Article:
A hero returns, and a fond farewell

Photo courtesy of LadyNeat

I feel like it was pretty obvious what I would be writing about this week. One of my all-time favorite Flyers (and your most loved Flyer) returned to Philadelphia to once again don the Orange and Black sweater. That man, of course, is #12, Simon Gagne.

My love goes back to my years in high school. I recall reading about Gagne and how he would be the “next superstar” in Philadelphia. Although Gagne never gained “superstar status,” he was a star in the NHL. At just 33 years of age, Gagne – barring health issues – can continue to be a contributor in the NHL, and currently with the Flyers.

As we know, Gagne has had a flair for the dramatic while playing for Philadelphia. Whether it was coming back from a foot injury in the 2010 playoffs to scoring the winning goal in one of the most improbable comebacks versus the Boston Bruins, or scoring a goal in the Stanley Cup Finals, Gagne brought with him leadership and energy. Was it any doubt that Gagne would score upon his return to Philadelphia?

As one of the Flyers most beloved returned home, the Flyers sent one of their most controversial players away. Michael Leighton was placed on waivers yesterday. Leighton played in two NHL games over the last three seasons and collected $4 million (h/t to Nina G). Leighton will go down in Philadelphia lore as the scapegoat of the Flyers Stanley Cup run of 2010. But let us not forget, without Leighton, the Flyers may not have even made the playoffs.

In 2009, the Flyers, banking on “Razor” Ray Emery to solve their goaltending woes, would lose Emery to a hip injury. Enter the Leighton.

Leighton would come to Philadelphia via waivers from the Carolina Hurricanes. He  played in 27 games for the Flyers, starting 26 of them. Leighton did not play adequate hockey, but, pressed into service, he played stellar hockey to the tune of a 2.48 goals-against average and a .918 save percentage, while posting a 16-5-2 record. The Flyers rode a red-hot Leighton until a high-ankle sprain knocked him out of the lineup until the playoffs.

It was not until the infamous Bruins series that Leighton was thrust back into the Philadelphia spotlight. In Game Five’s shutout of the Bruins, Brian Boucher suffered sprained MCLs in both knees and Leighton replaced him. The Flyers would go on to win that series 4-3 after being down 3-0 in the series and 3-0 in the decisive game seven.

Leighton would then lead the Flyers passed the Montreal Canadiens in five games while posting three shutouts in the series. His playoff stats were outstanding; Leighton played in 14 games with a 2.46 goals against, .916 save percentage and was 8-3 with three shutouts. But it was one fluke goal that tore Leighton down from the mountaintop.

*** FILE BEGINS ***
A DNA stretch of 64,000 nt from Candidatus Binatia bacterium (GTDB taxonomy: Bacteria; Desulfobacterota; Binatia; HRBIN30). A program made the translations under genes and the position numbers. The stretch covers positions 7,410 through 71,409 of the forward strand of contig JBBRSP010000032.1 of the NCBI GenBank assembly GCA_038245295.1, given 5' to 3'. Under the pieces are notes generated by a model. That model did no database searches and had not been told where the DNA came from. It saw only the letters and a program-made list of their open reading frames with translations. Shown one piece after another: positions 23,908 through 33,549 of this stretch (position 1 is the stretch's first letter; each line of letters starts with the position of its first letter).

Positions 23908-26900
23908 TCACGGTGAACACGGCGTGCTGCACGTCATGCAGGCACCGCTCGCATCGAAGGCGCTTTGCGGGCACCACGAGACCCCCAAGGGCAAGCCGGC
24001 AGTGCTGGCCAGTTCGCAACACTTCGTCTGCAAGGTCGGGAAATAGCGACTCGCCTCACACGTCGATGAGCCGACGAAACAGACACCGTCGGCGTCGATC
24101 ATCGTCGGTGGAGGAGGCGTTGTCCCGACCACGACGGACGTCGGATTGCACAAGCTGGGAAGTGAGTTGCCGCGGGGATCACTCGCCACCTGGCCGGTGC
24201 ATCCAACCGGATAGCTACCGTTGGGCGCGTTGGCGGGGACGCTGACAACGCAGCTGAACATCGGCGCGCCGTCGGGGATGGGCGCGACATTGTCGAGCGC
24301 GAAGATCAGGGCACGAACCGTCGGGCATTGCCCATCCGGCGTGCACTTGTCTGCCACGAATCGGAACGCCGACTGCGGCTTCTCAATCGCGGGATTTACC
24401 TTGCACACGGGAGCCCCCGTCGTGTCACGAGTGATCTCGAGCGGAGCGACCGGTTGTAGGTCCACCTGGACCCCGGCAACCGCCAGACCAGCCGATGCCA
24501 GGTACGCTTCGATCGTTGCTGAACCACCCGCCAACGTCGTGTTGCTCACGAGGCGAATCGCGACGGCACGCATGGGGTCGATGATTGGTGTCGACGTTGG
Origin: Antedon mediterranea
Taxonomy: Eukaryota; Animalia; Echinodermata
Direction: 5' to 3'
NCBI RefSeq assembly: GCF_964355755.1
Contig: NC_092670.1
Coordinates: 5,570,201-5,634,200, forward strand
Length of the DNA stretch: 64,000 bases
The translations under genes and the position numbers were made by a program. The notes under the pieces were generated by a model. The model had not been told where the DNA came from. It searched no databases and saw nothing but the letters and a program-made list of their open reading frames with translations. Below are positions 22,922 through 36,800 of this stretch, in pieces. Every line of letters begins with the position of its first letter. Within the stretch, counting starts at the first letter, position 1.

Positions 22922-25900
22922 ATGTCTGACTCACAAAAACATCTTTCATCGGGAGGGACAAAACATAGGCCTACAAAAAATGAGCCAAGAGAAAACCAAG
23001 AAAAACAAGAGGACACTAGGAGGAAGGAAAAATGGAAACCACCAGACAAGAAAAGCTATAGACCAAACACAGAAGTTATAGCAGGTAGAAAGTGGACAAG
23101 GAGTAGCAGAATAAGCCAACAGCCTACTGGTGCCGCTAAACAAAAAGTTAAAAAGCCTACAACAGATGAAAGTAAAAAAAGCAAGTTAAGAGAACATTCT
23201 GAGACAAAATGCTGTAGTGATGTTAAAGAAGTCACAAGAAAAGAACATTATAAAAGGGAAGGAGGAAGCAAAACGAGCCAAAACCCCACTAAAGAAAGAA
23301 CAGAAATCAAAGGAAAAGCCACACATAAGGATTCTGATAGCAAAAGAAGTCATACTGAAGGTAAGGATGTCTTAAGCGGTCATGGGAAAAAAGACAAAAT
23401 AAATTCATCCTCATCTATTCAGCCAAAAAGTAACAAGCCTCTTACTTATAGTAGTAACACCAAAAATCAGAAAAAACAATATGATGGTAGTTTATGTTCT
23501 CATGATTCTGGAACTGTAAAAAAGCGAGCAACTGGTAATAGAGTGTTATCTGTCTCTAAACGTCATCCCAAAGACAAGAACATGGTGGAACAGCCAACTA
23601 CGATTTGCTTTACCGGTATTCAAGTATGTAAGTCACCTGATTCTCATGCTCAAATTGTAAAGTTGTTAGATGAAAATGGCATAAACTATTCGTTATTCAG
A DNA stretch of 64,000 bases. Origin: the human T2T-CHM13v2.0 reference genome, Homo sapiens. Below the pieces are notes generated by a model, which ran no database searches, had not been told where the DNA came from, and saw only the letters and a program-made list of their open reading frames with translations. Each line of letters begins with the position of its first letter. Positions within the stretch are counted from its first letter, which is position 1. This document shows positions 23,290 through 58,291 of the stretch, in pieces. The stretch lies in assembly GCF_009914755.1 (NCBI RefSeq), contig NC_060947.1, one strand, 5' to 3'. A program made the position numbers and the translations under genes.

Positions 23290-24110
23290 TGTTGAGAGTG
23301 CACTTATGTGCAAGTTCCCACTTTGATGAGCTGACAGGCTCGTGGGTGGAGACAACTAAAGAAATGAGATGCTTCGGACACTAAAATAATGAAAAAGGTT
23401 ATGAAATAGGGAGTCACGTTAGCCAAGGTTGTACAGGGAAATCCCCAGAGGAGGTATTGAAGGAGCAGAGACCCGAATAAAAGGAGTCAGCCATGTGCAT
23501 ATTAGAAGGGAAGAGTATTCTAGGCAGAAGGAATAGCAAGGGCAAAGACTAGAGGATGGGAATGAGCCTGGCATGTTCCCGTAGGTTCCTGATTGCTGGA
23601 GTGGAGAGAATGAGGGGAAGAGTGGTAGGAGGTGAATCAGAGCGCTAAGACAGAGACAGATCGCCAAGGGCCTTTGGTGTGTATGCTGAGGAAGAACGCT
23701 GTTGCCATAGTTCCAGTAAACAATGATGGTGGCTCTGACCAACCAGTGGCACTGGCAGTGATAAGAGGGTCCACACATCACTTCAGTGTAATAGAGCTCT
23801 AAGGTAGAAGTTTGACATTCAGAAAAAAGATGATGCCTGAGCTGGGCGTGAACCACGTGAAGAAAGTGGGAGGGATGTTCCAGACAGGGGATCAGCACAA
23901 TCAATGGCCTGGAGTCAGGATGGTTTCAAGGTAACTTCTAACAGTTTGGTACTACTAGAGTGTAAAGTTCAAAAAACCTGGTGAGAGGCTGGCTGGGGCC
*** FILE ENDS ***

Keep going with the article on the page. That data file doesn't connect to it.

As we welcome Simon Gagne back to town and send Michael Leighton back to exile in Adirondack, let us not forget that both of these men played a crucial role in the Flyers 2010 run. Let us remember the effort, leadership, and accountability they both displayed. As we cheer every save the 51 million dollar goaltender makes, cheer a little bit harder knowing that Leighton has probably played his last game in Philadelphia.

This is Philadelphia. This is a place where we respect and love a blue-collar effort. Michael Leighton gave nothing but his best. Let’s remember that Michael Leighton saved the Flyers season when the Flyers had nowhere left to turn. So, as we laud the great Simon Gagne on his return, remember to laud the catalyst of the Flyers 2010 team in Michael Leighton too.

  • Kendo

    2.48 goals-against is stellar?! With a defense that had Pronger? It was a fluke run, not a fluke goal. His career stats show it.

  • Hal G.

    I absolutely say 2.48 is stellar. Had he not gotten injured and qualified for enough games played, that 2.48 GAA would placed him 11th among goaltenders and above such goalies as Pekka Rinne, Tim Thomas, Jon Quick, and Roberto Luongo. I’m not saying that it was not a fluke run. The point of my piece was to think about how remarkable of a run that it was with Michael Leighton in net. Leighton, a guy who began the season in Carolina and only got a chance to play because of injuries. Whether you like Michael Leighton or not, you must respect the fact that he came in, not once complained, and took accountability for himself